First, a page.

[AntiCheat] Collision Hell…

@codewiz · November 25, 2011 · 3 min read

As a programmer earning my living, I've come to despise a particular word: "Crash". Just hearing it, even while eating, feels like everything is coming back up. It's that unpleasant and annoying, and something I wish to avoid. After specializing in security, another hated word emerged: "Conflict". Making a good security program essentially means avoiding as many conflicts as possible. This is evidenced by many security companies highlighting the lack of conflicts as a key feature of their products. It's ironically humorous that instead of touting the performance of security products, the absence of conflicts is considered a major advantage. More amusingly, customers prioritize this too. In practice, conflicts are a critically important element.

Having worked on game security products for five years, I thought I had seen every possible conflict. Conflicts with similar security products were just the beginning, not to mention those with various other security products, and even game hacking tools. There was this kernel mode game hacking tool, poorly coded, causing a blue screen if you closed the game while it was running. Ironically, we changed our entire hook code just to avoid conflicts with this hacking tool, which in hindsight seems like an overreaction. But at that time, it felt necessary. It was a significant task. Changing all the hook codes led to conflicts with a Chinese firewall product, for which we added special code. It's a lawless world, with no traffic lights or rules, where we must avoid all conflicts. Experience is king in this world, and avoiding conflicts, seemingly trivial, becomes our strongest barrier to entry. Quite a funny fact.

Having experienced all sorts of conflicts and adding code to avoid them, I thought I had faced it all. But today, I witnessed a real bombshell of a conflict. Our product is a game security product, designed to prevent cheating during game play. But what happened? A conflict arose with the game itself, or more precisely, with its inbuilt security code. Hilariously, the game's security code was catching our security product. It was unbelievable. This doesn’t mean the game did anything wrong. Nowadays, with hacking issues being prominent, large game companies have their own security teams developing modules to enhance game security. This is a positive trend and beneficial for external security companies, as external products often face limitations in integration with games. But, the internal security teams don't have these constraints. Anyway, the security code did its job. We just need to find a loophole in that code to perform other necessary functions.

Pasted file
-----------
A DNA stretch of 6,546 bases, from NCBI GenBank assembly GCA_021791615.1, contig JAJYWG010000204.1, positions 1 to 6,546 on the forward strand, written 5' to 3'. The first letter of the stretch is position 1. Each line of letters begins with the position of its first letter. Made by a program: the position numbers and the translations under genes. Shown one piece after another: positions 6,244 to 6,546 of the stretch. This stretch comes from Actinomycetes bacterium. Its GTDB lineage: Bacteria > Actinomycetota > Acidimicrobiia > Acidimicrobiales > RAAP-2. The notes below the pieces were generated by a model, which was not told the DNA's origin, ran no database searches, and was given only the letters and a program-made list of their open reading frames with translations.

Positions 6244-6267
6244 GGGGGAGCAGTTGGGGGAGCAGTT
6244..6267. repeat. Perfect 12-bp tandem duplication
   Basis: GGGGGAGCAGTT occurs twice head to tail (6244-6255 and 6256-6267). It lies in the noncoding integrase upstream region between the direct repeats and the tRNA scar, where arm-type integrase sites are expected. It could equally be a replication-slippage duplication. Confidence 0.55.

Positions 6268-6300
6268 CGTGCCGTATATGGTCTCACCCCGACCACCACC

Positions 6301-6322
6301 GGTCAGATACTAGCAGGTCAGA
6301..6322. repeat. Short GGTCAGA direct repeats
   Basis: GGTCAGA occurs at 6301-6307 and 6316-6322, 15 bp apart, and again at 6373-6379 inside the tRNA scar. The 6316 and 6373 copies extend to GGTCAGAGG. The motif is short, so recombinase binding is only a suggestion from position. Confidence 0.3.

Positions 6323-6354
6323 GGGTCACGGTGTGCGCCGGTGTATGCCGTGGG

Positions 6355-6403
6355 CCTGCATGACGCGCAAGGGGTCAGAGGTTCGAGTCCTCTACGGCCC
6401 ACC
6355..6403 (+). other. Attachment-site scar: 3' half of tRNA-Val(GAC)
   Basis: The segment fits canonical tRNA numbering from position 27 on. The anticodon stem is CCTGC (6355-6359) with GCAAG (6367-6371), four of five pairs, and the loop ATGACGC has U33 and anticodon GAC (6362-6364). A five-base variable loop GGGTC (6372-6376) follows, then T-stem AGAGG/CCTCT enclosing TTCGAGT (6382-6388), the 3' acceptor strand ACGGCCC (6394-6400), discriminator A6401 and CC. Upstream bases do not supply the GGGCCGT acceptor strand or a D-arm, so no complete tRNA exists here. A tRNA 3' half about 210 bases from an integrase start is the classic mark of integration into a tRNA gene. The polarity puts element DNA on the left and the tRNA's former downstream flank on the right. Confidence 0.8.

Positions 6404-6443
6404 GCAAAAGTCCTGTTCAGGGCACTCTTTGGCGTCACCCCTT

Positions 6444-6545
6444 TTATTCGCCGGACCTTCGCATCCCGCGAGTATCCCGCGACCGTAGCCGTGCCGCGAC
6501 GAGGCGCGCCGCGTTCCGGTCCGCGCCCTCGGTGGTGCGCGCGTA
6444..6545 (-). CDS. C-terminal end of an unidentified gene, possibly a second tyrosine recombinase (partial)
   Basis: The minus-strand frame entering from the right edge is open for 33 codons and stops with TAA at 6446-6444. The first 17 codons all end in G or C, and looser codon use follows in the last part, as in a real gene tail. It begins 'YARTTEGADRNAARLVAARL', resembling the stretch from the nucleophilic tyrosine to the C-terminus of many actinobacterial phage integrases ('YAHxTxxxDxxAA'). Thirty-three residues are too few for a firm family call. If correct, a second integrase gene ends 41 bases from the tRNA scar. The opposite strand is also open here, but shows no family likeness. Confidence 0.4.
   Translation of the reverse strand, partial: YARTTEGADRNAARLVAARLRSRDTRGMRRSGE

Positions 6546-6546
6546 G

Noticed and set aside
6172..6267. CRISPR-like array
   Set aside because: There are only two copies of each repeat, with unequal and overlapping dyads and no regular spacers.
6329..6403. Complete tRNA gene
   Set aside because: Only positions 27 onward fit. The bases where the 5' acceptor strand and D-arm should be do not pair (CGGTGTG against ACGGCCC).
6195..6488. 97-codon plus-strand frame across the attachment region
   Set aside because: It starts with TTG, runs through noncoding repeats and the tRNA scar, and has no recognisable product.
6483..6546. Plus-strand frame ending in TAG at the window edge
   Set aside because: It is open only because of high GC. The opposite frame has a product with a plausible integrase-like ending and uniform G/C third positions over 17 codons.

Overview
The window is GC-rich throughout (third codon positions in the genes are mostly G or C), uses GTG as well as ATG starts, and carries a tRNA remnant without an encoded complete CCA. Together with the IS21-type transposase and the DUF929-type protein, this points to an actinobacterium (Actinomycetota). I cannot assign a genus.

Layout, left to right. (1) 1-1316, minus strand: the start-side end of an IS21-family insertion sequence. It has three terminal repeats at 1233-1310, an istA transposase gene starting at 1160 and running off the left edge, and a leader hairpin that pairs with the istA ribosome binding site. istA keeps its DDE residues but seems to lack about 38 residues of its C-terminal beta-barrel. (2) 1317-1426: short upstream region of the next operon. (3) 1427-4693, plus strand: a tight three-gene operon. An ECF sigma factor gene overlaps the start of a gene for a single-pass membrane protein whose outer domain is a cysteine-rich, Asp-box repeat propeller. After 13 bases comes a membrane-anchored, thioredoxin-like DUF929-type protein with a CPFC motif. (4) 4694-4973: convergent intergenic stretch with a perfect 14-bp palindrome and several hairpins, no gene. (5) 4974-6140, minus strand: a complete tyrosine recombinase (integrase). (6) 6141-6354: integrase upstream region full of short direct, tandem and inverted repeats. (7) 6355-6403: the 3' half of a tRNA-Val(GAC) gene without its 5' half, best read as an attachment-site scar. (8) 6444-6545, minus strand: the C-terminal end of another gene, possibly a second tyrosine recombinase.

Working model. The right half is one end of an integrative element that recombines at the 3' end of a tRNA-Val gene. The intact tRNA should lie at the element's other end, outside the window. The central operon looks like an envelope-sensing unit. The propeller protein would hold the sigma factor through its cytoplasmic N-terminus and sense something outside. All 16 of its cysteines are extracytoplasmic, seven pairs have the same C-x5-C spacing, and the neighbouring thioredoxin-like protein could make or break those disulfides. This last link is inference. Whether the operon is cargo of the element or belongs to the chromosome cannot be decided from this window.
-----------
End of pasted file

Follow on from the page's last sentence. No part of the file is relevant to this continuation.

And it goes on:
This might make it seem like we’re always on the receiving end of conflicts. However, we often cause more conflicts. Most affected programs are game utilities, like Bandicam, a well-known recording utility I used to use for capturing World of Warcraft videos. It’s much more powerful than Fraps. But Bandicam frequently conflicts with game security products, including ours. We had to whitelist it. While doing this, I often marveled at Bandicam's complex hooking code. If it had clearly indicated to us that it was Bandicam's hooking code, it would have been easier to allow. But surely, Bandicam's developers had the same concerns, needing to avoid detection by security products. So, they might have gone to such lengths for that reason.

At this point, one might think how foolish all this is. Those on the receiving end of conflicts write more complex code to avoid them, and those causing conflicts write even more complex code to allow these. It’s a feedback loop increasing entropy. In this context, the code I'll write tonight will someday become a nuisance for the person who wrote the game’s security code. My complex code to avoid conflicts will turn back into a conflict for them. Watching this cycle, one can only laugh.

I remember reading a book about TCP/IP, where I came across the CSMA/CD (Carrier Sense Multiple Access with Collision Detection) concept. It struck me as a simple yet ingenious method. Tonight, as I write code to avoid yet another conflict, I’m reminded of CSMA/CD's Collision Detect. Don’t we have a way to break this vicious cycle and automatically detect conflicts?

Looking back, there were good days and bad days. I record all of my little everyday experiences and learnings here. Everything written here is from my personal perspective and opinion, and it has absolutely nothing to do with the organization I am a part of.
(C) 2001 YoungJin Shin, 0일째 운영 중